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) 827-6236 or (505) 819-1402 Human Services Department Secretary Squier Testifies Before Legislative Finance Committee about Recent Audit of Behavioral Health Care Agencies that Uncovered Evidence of Fraud, Waste, and Abuse Santa Fe (July 17, 2013) – New Mexico’s Human Services Department (HSD) Secretary Sidonie Squier testified today before the Legislative Finance Committee, offering some clarity about the state’s recent audit of 15 behavioral health care agencies’ billing practices. The audit’s findings prompted the New Mexico State Attorney General’s office to initiate a formal investigation and led to a temporary suspension of the agencies’ Medicaid funding. Secretary Squier provided the Committee with background information on the events that prompted HSD to sanction the audit, as well as additional details on what the audit discovered and the actions that are mandated by the legal process. The 15 agencies under investigation provide behavioral health services for Medicaid consumers across the state. The State Attorney General’s investigation proceeded after HSD presented credible allegations of fraud in the agencies’ billing management, claims processing practices, and business relationships. “The steps we are taking now to investigate, address, and correct billing, claims, and management issues are part of HSDs responsibility not only to the people who access these services, but to all New Mexico taxpayers,” said HSD Secretary Sidonie Squire. “And I believe, in spite of the current angst, in the not so distant future we will strengthen the system by guaranteeing that consumer care is protected and taxpayer dollars are protected in the most responsible manner. ” The comprehensive behavioral health audit revealed evidence of endemic and egregious mismanagement, waste of state and federal Medicaid dollars, and in some cases, potential fraud. The audit revealed the potential loss of $36 million in taxpayer funds. During her testimony, Secretary Squier offered details and explanations for the following aspects of HSD’s audit: This investigation affects the administrative side of these agencies. The audit examined only the billing, claims, and management processes of the 15 agencies. In some cases, where the findings warranted, HSD has recommended that the administration of these offices – the office management and billing practices – be replaced by transition management agencies. There is a comprehensive plan in place to ensure that the transition of these administrative services transpires smoothly. HSD is continuing to do all it can to ensure consumer safety and that affected consumers experience minimal to no disruption of care. Treating clinicians are not affected by this audit. In cases where new administration or management is needed, the existing clinical staff will be invited to take positions under that new management to help ensure continuity of care for consumers. HSD has worked with the State’s managed care contractor, OptumHealth, to develop immediate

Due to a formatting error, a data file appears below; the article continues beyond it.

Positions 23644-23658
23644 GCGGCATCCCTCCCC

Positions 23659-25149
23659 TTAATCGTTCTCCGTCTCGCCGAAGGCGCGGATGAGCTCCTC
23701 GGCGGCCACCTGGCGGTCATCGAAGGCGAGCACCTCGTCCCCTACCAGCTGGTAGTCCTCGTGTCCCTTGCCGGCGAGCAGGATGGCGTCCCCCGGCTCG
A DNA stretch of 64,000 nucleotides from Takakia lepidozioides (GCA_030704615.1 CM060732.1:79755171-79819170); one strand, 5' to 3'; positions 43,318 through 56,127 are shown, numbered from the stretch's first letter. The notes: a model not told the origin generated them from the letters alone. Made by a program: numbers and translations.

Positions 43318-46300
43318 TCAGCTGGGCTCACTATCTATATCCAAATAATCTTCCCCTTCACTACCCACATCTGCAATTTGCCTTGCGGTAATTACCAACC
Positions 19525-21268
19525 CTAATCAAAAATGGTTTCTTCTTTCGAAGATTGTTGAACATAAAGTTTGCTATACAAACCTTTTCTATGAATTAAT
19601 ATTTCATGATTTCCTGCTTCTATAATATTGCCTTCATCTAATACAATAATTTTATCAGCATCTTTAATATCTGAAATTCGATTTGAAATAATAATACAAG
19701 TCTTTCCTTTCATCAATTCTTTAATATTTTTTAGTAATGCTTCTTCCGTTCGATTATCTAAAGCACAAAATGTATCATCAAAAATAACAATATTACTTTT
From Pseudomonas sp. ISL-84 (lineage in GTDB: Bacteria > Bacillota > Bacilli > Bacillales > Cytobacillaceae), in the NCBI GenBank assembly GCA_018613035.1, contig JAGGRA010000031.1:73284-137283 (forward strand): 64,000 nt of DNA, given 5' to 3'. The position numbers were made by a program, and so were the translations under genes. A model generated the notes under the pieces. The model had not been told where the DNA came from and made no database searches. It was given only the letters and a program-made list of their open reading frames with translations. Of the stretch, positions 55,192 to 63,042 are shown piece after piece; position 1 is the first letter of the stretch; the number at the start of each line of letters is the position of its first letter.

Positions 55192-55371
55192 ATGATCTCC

transitions of care for any consumers needing one. This includes: notifying physical health primary care agencies, reporting consumer medication needs, and triaging critical and complex cases. Optum regional staff are in daily contact with all of the existing agencies that are on a pay hold to monitor the flow of services. The audit findings revealed sufficient evidence of fraud, waste, and abuse. This prompted HSD to share its findings with the Attorney General’s office, which decided to move ahead with an investigation of all 15 agencies. Pay suspensions for the agencies were then automatically triggered, as required by law. The audit revealed that even after removing unintentional claims errors – in other words – simple human mistakes, more than 1 in 4 of the audited claims failed, meaning they should not have been billed at all. On further evaluation, HSD found an error rate above 57 percent on cases that could have impacted the health and safety of individual consumers. The business practices review in the audit revealed questionable contractual relationships. HSD is fully committed to ensuring that this process is fair and conducted in accordance with New Mexico and federal laws and regulations. While HSD is not saying all 15 agencies participated in potentially fraudulent activity, the federal statute is clear: HSD is obligated to turn over to the Attorney General ’s Office credible allegations of fraud and to suspend Medicaid payments until further investigation is conducted. This remains an active investigation by the Attorney General who will pursue the appropriate actions. If the AG determines that no fraud exists, the pay holds could be lifted; however the agencies would still be required to pay back funds that w ere overpaid. HSD has reviewed and granted “good cause” exceptions for some agencies. HSD has granted exceptions to three agencies, restoring full or partial funding. The other agency payholds will remain in place in accordance with federal law and regulations. HSD also is providing technical and financial assistance to some of the agencies – all in accordance with the legal parameters of the Attorney General’s ongoing investigation.
“We must not lose sight of the fact that these are taxpayer dollars that have been abused at the expense of people who desperately need these services. The funding was supposed to provide high quality behavioral health care to those who need it. This audit indicates that it was not,” said Secretary Sidonie Squier. “We need to get back to a system that delivers care responsibly both administratively and clinically. We need to get back to a system that New Mexico can trust. And have no doubt, trust has been broken.” The executive summary of the HSD Audit can be found on HSD’s website http://www.hsd.state.nm.us/. # ##